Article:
Czech transport engineering group Škoda Transportation announced that it almost tripled its net profit in 2016 to 1.571 billion crowns compared with the result in the previous year. The increase came in the face of a 14 percent drop in turnover to 15.7 billion crowns. The group, with around 5,300 employees based in Plzeň, is the biggest producer of trams, locomotives, carriages, trolley buses, and electric buses in Central and Eastern Europe.
The British foreign ministry has promised further details concerning the case of the Czech killed in London last year whose alleged attacker was allowed to walk free from court. The Czech foreign ministry said British authorities have offered a meeting with the prosecutor and Ministry of Justice officials as well as a full note of the court proceedings. They also offered further information in the near future. The jury’s decision to free the alleged attacker of both murder and manslaughter charges following after the incident in the East End of London last September prompted a formal diplomatic note to London from Prague seeking explanations and clarifications as well as a meeting between Czech foreign minister Lubomír Zaorálek and the British ambassador in Prague, Jan Thompson, and with British foreign secretary, Boris Johnson.
In football, Slavia Prague kept their hopes of a double league and cup win alive after booking their place in the MOL Cup semi-finals on Wednesday night. They beat Karviná 5:2. Slavia now go into the draw on Thursday with fellow qualifiers Mladá Boleslav, Zlín, and second division Opava. The Prague club were drawn against Zlín. Slavia are currently second in the top Czech league.
Cross country skier Lukáš Bauer, 39, confirmed on Thursday that he has definitely retired and will no longer represent the Czech Republic at a top competitive level. The winner of three Olympic medals, including one silver, and two times world championship runner up said that his appearance in March’s world championship event in Lahti, Finland, was his last for his country. He will continue to take part in long distance events only for the team he created three years ago.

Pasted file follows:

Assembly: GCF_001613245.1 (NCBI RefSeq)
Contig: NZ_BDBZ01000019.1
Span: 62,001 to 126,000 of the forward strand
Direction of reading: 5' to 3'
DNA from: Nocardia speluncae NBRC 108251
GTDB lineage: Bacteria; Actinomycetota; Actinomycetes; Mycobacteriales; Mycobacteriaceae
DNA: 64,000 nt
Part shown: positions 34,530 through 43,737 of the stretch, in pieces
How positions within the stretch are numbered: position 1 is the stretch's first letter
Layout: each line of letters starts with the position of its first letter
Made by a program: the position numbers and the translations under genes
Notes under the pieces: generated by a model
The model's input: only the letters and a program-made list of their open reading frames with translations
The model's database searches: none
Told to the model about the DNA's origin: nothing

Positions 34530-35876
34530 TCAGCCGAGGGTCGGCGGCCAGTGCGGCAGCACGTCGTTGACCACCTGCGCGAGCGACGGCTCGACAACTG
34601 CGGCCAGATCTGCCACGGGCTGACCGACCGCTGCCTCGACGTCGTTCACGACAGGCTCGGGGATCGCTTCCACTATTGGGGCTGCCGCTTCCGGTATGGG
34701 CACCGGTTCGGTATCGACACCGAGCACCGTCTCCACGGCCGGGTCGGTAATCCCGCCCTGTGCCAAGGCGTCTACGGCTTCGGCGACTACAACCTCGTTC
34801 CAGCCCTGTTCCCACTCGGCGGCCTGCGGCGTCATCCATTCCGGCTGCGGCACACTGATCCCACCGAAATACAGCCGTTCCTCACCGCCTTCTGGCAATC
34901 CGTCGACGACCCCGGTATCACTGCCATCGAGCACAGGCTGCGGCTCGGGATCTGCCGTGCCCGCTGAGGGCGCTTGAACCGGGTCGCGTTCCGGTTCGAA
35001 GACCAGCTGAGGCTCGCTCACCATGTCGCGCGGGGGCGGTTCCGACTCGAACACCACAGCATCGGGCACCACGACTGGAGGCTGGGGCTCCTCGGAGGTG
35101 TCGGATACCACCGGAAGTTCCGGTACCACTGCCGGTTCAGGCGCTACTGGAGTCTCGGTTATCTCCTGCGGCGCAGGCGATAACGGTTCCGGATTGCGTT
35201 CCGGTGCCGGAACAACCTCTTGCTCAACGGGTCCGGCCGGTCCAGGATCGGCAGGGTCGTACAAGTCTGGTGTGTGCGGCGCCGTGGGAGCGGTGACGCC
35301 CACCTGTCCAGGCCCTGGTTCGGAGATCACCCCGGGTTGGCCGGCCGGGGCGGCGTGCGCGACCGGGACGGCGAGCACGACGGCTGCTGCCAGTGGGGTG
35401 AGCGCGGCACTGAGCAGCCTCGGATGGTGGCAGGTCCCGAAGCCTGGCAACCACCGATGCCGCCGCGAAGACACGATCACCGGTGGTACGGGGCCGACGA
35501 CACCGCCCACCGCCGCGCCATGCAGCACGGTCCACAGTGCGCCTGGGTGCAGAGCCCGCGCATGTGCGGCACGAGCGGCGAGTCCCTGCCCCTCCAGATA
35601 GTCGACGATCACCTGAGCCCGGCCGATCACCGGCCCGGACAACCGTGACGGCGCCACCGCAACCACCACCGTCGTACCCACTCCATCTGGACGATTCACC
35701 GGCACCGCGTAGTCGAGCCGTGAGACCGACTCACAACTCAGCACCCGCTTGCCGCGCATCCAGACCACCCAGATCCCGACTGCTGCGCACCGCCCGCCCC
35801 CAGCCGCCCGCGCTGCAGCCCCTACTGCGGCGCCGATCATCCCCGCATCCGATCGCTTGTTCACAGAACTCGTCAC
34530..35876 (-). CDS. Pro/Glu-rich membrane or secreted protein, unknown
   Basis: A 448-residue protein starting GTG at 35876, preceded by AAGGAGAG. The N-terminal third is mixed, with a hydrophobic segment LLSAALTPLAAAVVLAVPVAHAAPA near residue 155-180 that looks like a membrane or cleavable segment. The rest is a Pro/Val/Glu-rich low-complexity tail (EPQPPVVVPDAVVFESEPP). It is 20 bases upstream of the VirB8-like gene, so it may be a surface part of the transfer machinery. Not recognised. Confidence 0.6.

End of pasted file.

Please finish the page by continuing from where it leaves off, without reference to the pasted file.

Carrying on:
Czechs perceive the biggest likely source of tension in the country as between locals and foreigners, according to a survey carried out by the STEM agency. Sixty-six percent of Czechs questioned identified Czech-foreigner relations as a significant source of tension, one percentage point lower than the figure given during a similar survey in 2016. The second highest source of tension was between workers and bosses, 59 percent in the latest survey, and between rich and poor, 57 percent. The last figures are almost unchanged from 2016.
The Czech competition office has cleared the buy- out of one of the country’s biggest commercial television stations, TV Prima. The Brno-based office said that the buy- out by Czech businessmen Ivan Zach and Vladimír Komár would not have a damaging effect on the market. The duo previously owned half of the broadcaster along with major Swedish media group, Media Times Group, which is now selling up. Prima has five channels in the Czech Republic and one in Slovakia. It has over recent years caught up with the audience figures of the leading commercial broadcaster, Nova, though also been tarnished over a scandal over instructions to journalists to report negatively on immigrants. The Swedes bought their stake in 2005.
Health minister Miloslav Ludvík has warned of an ‘explosion’ of costs in the health sector connected with the arrival of a new generation of effective but high cost drugs. Future governments will have to deal with the question and try to find new sources of income, he said in an interview with public broadcaster Czech Television. An extra 3.5 billion is earmarked for the health sector in 2018 as a result of higher revenues for health insurance companies. Ludvík explained that some of the new drugs that will be coming on line are tailor made genetic drugs which are highly effective in targeting specific conditions but extremely expensive to produce.
Coal miner Czech Coal has made a 10 billion crown bid for state power company ČEZ’s biggest coal-fired power plant, Počerady, according to the business daily Hospodářské Noviny. ČEZ is weighing up its options, the paper said. The power company previously declined to sell the power plant under a previous deal with Czech Coal linked to a new coal supply agreement. The paper said senior government figures, including prime minister Bohuslav Sobotka, are opposed to the sale because the new owners might attempt to extend the life of the power plant and fail to meet targets for cutting pollution.
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Bertha von Suttner – Prague-born peace campaigner whose ideas on cooperation and disarmament continue to have lasting effect
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Czechia now ahead of Spain in GDP per capita, but still below EU average
Rare Terezín concentration camp artefacts found in attic of private home
Czechs observe day of mourning for pop idol Karel Gott
Thousands pay tribute to deceased national pop icon Karel Gott